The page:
Having a business member will increase our membership numbers, making us look good for National. That’s always a good thing! A business membership in the Ruritan Club is a form of Associate Membership. Clubs get rebates from National on the dues that an Associate pays to Ruritan! A business member will not interfere with the internal workings of the club, as they have no voting rights, and cannot serve on the board of directors. However, they may attend our meetings and be part of our “Fellowship” any time they wish.

Listing our business members on our website, our Facebook page, our membership promotional materials, (which costs us next to nothing) makes our club look good in the public eye. Acknowledging their membership and thanking them for their association with us, will help them to feel appreciated, and will encourage their continued membership and sponsorship of our events. This promotes “Goodwill.”

Business (free clip art)

Business (free clip art)

Putting all of that information on our promotional materials helps potential members to see us as a worthwhile club. After all, if these businesses have joined our club, then we must be a good club, right? This will encourage potential members (both business and personal) to join us, as we have the endorsements of these respected business members of our community. More “Fellowship” ensues.

There really is no down-side to having business members in our club. The more business members our club has, the better. More money goes to National Ruritan to help with all of the good work Ruritan does, and the local endorsement we get from the business members is priceless.

Win-Win Solution (free clip art)

Win-Win Solution (free clip art)

A business membership in a community service club such as our Ruritan Club is a win-win situation for everyone. Actively recruiting business members will help the club to grow and thrive, and supports our slogan “Fellowship, Goodwill, and Community Service” in every way possible.

This is a revision of an article that was originally on the unofficial Jefferson Ruritans website. The original (and this revision) was written by Linda Bradshaw, who has consented to this revision and reprint.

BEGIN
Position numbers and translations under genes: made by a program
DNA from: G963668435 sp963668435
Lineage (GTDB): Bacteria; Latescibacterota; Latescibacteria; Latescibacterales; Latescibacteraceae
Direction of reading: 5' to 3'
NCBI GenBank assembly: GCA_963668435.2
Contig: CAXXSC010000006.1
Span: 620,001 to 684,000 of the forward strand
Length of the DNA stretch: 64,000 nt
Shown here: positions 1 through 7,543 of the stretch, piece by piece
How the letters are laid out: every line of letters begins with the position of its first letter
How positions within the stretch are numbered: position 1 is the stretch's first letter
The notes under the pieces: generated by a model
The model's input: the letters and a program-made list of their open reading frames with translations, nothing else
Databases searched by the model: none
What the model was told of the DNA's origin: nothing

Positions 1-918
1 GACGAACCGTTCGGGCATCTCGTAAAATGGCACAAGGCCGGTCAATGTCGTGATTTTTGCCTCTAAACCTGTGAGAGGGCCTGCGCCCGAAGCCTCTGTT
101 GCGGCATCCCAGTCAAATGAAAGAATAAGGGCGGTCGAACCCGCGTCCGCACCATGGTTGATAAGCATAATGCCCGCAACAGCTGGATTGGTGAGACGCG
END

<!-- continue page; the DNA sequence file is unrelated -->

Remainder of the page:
The Important Role Of The Undervalued Name Tag

Ruritan nametag

Ruritan name tag

From the desk of the Lt. Governor:

Walking into a Ruritan Club Meeting House, my eyes quickly sweep across the room, looking for someone, anyone, wearing a name tag. Why? Because that name tag is a welcoming beacon that says “I’m friendly. I am approachable. Come talk to me!”

When I don’t see anyone in the room wearing a name tag, my heart sinks. I’m one of “those people” that has a really hard time remembering other people’s names. I know how important it is to remember everyone’s names, and I struggle with that issue. People that can meet someone one time for just a moment or two, and remember their name forever simply amaze me! I simply don’t have that gift! Hopefully that doesn’t make me a bad Ruritan – I’d like to think that I still have a lot to offer Ruritan!

embarrased woman (free clip art)

Embarrassed woman (free clip art)

All of those memory enhancement techniques that are taught by memory experts help, but when meeting several people at once, the names go in one ear and fall out the other. Hope springs eternal, and I keep on trying, but I love to see other people wearing name tags because then I don’t spend precious time apologizing for the fact that I will probably forget their name shortly after meeting them.

But enough about me.

When a potential new member, or a scheduled speaker, walks through that same Ruritan Club Meeting House door at a meeting, they are immediately at a social disadvantage. One that could make them very uncomfortable.  (Maybe they have issues with remembering names, just like I do!)

When a person is in a group of people where everyone else knows everyone’s name, he or she may  feel vulnerable. Very few people are comfortable in a crowd when they are the only “stranger.”

In some cases, the visitor may get the impression that the other people in the group don’t even care enough to make newcomers comfortable in the group. That is one of those “first impressions” that our clubs may not want to be making.

Martha Stewart (free clip art)

Martha Stewart (free clip art)

Wearing a name tag increases the potential for better fellowship experiences for visitors. If everyone in the club were to wear their Ruritan name badges, the visitor (whether it is a potential new member, a speaker, or a visiting officer from District or National) will feel more comfortable being in the group. This level of comfort may help the potential new member decide to join the club, and it also may help improve the quality of the time of the speaker, or visiting officer. Quoting Martha Stewart, “and that’s a good thing.”